While the Courts of Appeals of the Second and Third Circuits have refused in companion cases to grant leave for interlocutory appeals and denied applications for mandamus, the reasons given for their action reveal to some extent the views of these Courts on the issue upon which we have granted the appeal. In Atlantic City Elec. Co. v. A.B. Chance Co., 313 F.2d 431, at p. 434 (2d Cir., 1963) the Court said:
'The principles enunciated by the Supreme Court in Pittsburgh Plate Glass Co. v. United States, 360 U.S. 395, 79 S.Ct. 1237, 3 L.Ed.2d 1323 (1959), and United States v. Procter & Gamble Co., 356 U.S. 677, 78 S.Ct. 983, 2 L.Ed.2d 1077 (1958), seem to us clearly to establish that a court may order the disclosure of grand jury minutes when there is a showing of special and compelling circumstances sufficient to overcome the policy against disclosure. See also United States v. Socony-Vacuum Oil Co., 310 U.S. 150, 231-234, 60 S.Ct. 811, 84 L.Ed. 1129 (1940). Although in none of those cases was grand jury testimony released to a plaintiff in a civil action, there is nothing in either the policy favoring secrecy or the reasons underlying it, see Procter & Gamble, supra, 356 U.S. at 681, n. 6, 78 S.Ct. at 986, which suggests that a rigid rule of secrecy must be maintained in this one situation although not in others. We do not think it can be said that simply because disclosure is sought in aid of a recovery rather than to defend against recovery or criminal conviction, justice will never require disclosure to a civil plaintiff. This fact, in line with the principles of the cases cited, is relevant only in determining whether a sufficient need for disclosure has been shown in a particular case. 'Since there was no absolute bar to disclosure, the sole question before us is the correctness of Judge Boldt's determination that the use of Peters' grand jury testimony was necessary to the proper conduct of the deposition proceedings. Judge Boldt found that many facts were disclosed in the grand jury testimony 'of vital importance to essential issues in the * * * litigation which were not recalled or were denied by deponent in his deposition testimony,' and that a 'compelling need for disclosure * * * has been shown and that the ends of justice clearly require it.' We are in a much less favorable position than Judge Boldt to consider these issues, which can be resolved only by examining and contrasting Peters' testimony in his deposition with the grand jury minutes. 'Questions of this sort, involving the discretion of the judge in conducting pretrial discovery proceedings, should not be reviewed by an appellate court at this stage of a litigation except where there has been a manifest abuse of discretion. This is not the case here.'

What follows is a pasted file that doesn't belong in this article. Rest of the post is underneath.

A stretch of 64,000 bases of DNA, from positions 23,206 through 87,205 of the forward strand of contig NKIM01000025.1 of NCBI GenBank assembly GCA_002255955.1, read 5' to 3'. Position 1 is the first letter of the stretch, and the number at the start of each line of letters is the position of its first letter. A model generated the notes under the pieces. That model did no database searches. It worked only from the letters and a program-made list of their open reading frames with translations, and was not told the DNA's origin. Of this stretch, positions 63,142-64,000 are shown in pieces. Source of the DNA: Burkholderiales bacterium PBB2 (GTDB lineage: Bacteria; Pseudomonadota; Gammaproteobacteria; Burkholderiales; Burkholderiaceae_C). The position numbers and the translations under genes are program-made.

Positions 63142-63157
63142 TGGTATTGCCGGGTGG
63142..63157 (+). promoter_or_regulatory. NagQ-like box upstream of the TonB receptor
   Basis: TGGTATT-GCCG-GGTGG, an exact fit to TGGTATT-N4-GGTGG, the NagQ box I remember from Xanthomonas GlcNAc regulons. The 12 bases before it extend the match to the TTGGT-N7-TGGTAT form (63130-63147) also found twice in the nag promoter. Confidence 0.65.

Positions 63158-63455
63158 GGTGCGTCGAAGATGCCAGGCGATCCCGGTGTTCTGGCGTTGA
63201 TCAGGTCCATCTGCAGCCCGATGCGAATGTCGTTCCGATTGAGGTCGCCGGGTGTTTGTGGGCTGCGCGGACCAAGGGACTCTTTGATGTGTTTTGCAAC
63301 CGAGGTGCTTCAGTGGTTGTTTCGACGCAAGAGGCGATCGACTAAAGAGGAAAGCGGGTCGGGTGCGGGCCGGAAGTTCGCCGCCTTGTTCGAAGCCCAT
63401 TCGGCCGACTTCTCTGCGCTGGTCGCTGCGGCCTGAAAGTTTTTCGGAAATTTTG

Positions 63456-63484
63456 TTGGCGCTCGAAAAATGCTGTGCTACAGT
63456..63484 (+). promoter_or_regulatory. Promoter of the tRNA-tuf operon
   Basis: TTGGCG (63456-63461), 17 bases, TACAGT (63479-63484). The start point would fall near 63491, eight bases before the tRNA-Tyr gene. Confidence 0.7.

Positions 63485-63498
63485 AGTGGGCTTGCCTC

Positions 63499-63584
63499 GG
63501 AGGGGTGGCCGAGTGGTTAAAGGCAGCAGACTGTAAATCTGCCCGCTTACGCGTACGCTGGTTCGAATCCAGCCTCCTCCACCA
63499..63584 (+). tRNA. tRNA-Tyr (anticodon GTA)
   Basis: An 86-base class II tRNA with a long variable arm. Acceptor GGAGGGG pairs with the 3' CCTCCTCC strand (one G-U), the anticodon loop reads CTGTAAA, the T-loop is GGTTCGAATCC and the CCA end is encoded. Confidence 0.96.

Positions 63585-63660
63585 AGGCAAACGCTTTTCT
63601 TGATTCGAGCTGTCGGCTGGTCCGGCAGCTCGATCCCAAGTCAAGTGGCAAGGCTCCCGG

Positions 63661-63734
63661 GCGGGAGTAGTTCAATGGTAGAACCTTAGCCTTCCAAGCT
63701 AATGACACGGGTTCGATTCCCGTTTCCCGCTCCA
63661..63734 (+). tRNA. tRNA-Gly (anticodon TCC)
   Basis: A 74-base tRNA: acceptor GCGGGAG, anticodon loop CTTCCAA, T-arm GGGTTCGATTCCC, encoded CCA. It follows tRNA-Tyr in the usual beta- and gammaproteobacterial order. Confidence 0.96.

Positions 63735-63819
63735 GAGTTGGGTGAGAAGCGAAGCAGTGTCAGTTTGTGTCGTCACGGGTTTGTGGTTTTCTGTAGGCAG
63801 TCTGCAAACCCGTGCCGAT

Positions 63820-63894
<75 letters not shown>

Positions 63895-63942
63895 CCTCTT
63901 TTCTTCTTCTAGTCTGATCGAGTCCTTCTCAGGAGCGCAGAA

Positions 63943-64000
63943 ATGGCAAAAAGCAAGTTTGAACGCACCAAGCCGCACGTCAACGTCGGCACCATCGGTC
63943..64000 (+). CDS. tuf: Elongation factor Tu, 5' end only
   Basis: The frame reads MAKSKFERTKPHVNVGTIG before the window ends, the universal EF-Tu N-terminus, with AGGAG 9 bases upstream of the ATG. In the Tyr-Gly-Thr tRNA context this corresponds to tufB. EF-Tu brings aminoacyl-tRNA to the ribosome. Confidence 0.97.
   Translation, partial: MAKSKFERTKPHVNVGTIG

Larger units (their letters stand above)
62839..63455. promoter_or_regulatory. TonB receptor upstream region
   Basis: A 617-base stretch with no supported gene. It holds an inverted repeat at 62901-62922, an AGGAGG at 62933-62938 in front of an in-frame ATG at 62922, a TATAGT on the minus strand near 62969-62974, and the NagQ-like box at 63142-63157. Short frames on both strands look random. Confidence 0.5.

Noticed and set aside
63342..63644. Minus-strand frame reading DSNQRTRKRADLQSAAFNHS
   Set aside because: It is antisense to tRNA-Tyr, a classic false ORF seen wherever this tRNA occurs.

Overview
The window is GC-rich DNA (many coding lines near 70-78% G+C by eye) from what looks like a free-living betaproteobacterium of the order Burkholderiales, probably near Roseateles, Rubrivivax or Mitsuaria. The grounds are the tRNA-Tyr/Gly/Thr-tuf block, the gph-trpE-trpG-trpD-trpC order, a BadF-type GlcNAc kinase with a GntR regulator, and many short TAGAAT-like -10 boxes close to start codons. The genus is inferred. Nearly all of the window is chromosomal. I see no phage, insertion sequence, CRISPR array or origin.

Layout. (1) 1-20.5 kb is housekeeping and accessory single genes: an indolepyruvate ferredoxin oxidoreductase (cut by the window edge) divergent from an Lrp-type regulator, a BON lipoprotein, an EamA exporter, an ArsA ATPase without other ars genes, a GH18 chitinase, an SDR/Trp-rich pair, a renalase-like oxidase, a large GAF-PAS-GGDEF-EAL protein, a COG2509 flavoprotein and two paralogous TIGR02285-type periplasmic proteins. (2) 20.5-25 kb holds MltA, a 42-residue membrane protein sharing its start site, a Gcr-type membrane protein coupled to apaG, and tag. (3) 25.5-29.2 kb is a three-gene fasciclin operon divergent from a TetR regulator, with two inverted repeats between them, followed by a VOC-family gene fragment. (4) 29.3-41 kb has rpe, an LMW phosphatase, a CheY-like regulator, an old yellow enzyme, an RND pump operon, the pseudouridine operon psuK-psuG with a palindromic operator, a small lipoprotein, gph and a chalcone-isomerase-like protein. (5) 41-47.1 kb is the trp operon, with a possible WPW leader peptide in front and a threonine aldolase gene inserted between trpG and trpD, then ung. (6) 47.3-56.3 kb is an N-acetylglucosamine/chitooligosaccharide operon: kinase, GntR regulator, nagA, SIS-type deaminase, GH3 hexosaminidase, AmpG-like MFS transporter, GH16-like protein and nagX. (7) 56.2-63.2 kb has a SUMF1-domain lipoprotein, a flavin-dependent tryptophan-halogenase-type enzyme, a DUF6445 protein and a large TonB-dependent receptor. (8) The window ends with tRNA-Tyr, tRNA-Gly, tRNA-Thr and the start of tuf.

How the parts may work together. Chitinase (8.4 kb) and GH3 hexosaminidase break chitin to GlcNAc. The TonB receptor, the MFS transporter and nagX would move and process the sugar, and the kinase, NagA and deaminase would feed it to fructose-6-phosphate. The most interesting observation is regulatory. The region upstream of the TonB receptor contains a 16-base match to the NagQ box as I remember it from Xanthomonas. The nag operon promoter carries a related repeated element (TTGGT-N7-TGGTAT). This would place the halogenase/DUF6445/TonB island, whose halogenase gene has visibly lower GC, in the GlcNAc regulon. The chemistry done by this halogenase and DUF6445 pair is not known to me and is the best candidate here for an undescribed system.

In Nairn v. Clary, 312 F.2d 748 (3d Cir., 1963) the Court said:
'It is manifest that the district court neither exceeded its jurisdiction nor abused its discretion in entering the order challenged by the petitioners.'
Defendants applied to Mr. Justice Harlan for a stay of the disclosure of the testimony involved in the Chance case. Denying the application Mr. Justice Harlan said:
'After due deliberation I have reached the conclusion that a stay should not issue. Putting aside the procedural issues, I am satisfied that in light of United States v. Procter & Gamble Co., 356 U.S. 677, 78 S.Ct. 983, 2 L.Ed.2d 1077; Pittsburgh Plate Glass Co. v. United States, 360 U.S. 395, 79 S.Ct. 1237, 3 L.Ed.2d 1323, and the determinations made by the District Court, there is no reasonable expectation that certiorari will be granted by this Court with respect to the underlying question. In such circumstances the granting of a stay, already unanimously denied by the the Court of Appeals after obviously deliberate consideration of the matter, would not be justified. See Magnum Import Co. v. Coty, 262 U.S. 159, 163-164, 43 S.Ct. 533, 67 L.Ed. 922; Tri-Continental Financial Corp. v. United States, 80 S.Ct. 659, 4 L.Ed.2d 613.' A.B. Chance Co. v. Atlantic City Elec. Co., 83 S.Ct. 964, 10 L.Ed.2d 122, (1963).
Appellants stress in their argument the desirability of preserving the secrecy of grand jury proceedings. They cite United States v. Procter & Gamble, supra, and Pittsburgh Plate Glass Co. v. United States, supra. These cases do indeed support the proposition for which they are cited, i.e., the importance of the element of secrecy. But, as we have seen, each of the two cases is distinguishable on its facts from the present case. Moreover in both cases the Court discusses the standards which will justify making an exception to the general rule of secrecy. The issue is, therefore, not the importance of secrecy. That importance is granted by all and was accepted by Judge Boldt as a basic point of departure in the consideration of plaintiffs' application for disclosure. The issue is whether in the present case the standards for making an exception to the general rule of secrecy have been met.
We hold that disclosure of grand jury testimony is properly granted where there is a compelling need for such disclosure and such disclosure is required by the ends of justice. Disclosure even in these circumstances must be closely confined to the limited portions of the testimony for which there is found to be a particularized need.